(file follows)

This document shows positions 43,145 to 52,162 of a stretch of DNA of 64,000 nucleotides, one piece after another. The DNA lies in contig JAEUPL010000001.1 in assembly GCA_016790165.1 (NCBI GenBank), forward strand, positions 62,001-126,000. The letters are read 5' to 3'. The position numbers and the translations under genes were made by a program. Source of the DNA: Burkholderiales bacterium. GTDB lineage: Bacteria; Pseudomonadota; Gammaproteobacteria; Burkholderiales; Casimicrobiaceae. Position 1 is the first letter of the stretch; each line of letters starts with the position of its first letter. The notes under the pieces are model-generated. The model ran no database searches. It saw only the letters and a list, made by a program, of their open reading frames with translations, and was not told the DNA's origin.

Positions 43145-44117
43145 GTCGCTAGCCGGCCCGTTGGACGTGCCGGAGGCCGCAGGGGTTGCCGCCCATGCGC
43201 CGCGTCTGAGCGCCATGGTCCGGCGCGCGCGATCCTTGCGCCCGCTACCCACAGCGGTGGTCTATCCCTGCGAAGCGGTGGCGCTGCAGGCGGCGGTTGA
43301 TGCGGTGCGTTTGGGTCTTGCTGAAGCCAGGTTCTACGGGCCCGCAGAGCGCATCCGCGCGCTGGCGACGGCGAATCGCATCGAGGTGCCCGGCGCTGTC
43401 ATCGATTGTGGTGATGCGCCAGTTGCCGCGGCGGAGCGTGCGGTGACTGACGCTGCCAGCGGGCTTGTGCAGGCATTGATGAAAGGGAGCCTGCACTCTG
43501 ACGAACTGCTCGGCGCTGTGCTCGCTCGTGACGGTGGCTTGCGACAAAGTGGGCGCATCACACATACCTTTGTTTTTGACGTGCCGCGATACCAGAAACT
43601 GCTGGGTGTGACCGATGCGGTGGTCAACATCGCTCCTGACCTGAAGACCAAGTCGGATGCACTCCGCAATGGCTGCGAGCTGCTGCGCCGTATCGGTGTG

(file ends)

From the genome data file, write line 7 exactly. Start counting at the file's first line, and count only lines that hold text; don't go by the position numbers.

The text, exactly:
43501 ACGAACTGCTCGGCGCTGTGCTCGCTCGTGACGGTGGCTTGCGACAAAGTGGGCGCATCACACATACCTTTGTTTTTGACGTGCCGCGATACCAGAAACT